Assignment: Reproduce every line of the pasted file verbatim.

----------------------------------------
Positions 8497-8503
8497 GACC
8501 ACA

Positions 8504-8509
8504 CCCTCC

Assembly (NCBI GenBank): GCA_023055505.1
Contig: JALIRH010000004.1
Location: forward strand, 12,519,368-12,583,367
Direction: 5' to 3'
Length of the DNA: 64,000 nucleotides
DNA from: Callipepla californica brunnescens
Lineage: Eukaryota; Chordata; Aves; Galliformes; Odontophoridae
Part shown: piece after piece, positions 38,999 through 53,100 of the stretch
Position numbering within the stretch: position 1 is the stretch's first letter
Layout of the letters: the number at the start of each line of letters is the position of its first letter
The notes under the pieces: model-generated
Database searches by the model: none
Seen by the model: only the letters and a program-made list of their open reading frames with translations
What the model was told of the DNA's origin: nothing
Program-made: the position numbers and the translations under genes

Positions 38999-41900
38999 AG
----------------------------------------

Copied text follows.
Positions 8497-8503
8497 GACC
8501 ACA

Positions 8504-8509
8504 CCCTCC

Assembly (NCBI GenBank): GCA_023055505.1
Contig: JALIRH010000004.1
Location: forward strand, 12,519,368-12,583,367
Direction: 5' to 3'
Length of the DNA: 64,000 nucleotides
DNA from: Callipepla californica brunnescens
Lineage: Eukaryota; Chordata; Aves; Galliformes; Odontophoridae
Part shown: piece after piece, positions 38,999 through 53,100 of the stretch
Position numbering within the stretch: position 1 is the stretch's first letter
Layout of the letters: the number at the start of each line of letters is the position of its first letter
The notes under the pieces: model-generated
Database searches by the model: none
Seen by the model: only the letters and a program-made list of their open reading frames with translations
What the model was told of the DNA's origin: nothing
Program-made: the position numbers and the translations under genes

Positions 38999-41900
38999 AG